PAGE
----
Securing Victoria’s grapevine health

Posted by Josette Dunn on 16th April 2010

The Labor Government today launched a new strategic plan to help protect and secure Victoria’s $1.3 billion wine industry from threats such as phylloxera.Speaking from Mount Langi Ghiran Vineyard near Ararat, Mr Helper said the viticulture industries, comprising the dried, table and winegrape industries were collectively the largest horticulture industry in the state.

“The spread of grape phylloxera and exotic pests and diseases poses a serious threat to Victoria – and Australia’s viticulture industry,” Mr Helper said.

“These industries are a key priority for Victorian plant biosecurity and feature prominently in our $205 million Future Farming Strategy.

“The strategy allocated $3 million over four years to improve biosecurity and market access for a number of Victorian grape-growing regions, and to establish the Victorian Viticulture Biosecurity Committee (VVBC).”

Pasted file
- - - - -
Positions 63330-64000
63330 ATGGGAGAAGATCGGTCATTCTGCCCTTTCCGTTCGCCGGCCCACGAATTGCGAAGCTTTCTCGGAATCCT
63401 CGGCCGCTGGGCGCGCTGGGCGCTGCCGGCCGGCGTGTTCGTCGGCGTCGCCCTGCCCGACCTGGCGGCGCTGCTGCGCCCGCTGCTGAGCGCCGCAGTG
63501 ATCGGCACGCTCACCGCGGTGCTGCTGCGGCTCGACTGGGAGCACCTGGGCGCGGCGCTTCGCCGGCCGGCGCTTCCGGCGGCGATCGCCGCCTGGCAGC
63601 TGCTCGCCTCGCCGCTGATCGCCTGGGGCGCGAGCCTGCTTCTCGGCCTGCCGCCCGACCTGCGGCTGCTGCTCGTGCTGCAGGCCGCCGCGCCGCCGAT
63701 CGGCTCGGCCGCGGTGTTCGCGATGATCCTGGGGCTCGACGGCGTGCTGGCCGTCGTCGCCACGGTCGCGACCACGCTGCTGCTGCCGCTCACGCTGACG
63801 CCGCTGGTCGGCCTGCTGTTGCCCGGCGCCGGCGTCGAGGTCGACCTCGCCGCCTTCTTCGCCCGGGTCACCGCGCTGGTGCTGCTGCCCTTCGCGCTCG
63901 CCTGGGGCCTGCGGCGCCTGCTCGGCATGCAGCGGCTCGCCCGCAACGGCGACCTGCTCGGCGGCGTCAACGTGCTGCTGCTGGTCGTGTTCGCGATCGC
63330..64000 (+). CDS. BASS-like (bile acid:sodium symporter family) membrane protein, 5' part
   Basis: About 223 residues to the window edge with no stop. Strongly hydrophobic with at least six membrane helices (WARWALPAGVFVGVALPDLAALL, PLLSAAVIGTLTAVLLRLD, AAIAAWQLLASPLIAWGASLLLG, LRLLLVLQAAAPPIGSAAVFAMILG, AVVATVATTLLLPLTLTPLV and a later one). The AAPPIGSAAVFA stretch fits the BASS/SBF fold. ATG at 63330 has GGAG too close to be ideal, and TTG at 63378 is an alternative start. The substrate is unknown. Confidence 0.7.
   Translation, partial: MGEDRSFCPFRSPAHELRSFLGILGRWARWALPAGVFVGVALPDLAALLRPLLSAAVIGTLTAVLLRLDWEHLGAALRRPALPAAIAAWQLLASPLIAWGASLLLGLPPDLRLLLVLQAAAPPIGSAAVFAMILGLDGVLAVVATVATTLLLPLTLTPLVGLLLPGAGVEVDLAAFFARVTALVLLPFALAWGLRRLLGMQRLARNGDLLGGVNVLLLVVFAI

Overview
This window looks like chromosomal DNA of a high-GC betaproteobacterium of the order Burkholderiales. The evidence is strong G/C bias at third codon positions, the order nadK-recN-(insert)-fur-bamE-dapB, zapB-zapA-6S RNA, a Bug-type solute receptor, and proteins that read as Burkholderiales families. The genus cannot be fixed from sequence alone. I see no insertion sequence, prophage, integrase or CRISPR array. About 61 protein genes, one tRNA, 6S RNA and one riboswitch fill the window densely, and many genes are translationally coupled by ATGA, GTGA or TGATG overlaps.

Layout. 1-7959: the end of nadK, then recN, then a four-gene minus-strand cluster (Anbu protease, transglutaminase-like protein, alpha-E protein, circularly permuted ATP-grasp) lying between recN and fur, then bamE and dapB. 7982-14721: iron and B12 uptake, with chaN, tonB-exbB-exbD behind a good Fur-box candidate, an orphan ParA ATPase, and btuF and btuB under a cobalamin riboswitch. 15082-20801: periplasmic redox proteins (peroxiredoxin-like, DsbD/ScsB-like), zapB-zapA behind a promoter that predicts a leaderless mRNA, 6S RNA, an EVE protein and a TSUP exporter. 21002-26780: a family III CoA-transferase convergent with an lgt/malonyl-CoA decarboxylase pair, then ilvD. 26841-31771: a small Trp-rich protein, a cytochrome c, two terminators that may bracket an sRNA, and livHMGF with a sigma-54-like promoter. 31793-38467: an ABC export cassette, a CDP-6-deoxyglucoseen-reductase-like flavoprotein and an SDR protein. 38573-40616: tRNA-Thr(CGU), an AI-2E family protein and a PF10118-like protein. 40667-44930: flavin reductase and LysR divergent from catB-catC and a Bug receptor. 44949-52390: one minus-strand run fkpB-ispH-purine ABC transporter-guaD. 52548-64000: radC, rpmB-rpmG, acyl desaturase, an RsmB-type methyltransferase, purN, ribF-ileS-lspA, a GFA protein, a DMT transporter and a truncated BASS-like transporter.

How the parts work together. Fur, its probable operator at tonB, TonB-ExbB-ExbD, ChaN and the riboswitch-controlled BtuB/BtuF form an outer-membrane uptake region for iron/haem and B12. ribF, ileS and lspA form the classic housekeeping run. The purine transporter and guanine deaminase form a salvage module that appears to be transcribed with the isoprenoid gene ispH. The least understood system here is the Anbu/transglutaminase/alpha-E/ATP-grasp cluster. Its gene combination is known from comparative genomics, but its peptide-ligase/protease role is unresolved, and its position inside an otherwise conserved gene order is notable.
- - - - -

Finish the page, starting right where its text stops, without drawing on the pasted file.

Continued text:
Mr Helper said the VVBC aimed to improve Victoria’s capability for managing emergency plant pests and diseases through a strategic plan.

“The VVBC is a collaboration between the Victorian Department of Primary Industries (DPI) and six industry associations, including representatives of the wine grape, table grape and dried fruit industries, plus the nursery and vine improvement sectors,” he said.

“The plan aims to minimise the impact of outbreaks of major pests and diseases and provide leadership in the coordination of biosecurity management.”

The VVBC Strategic Plan for 2009-12 has been developed to lead and compliment similar state and national initiatives, and ensures that the plant health needs of Victoria’s viticulture industries are well understood.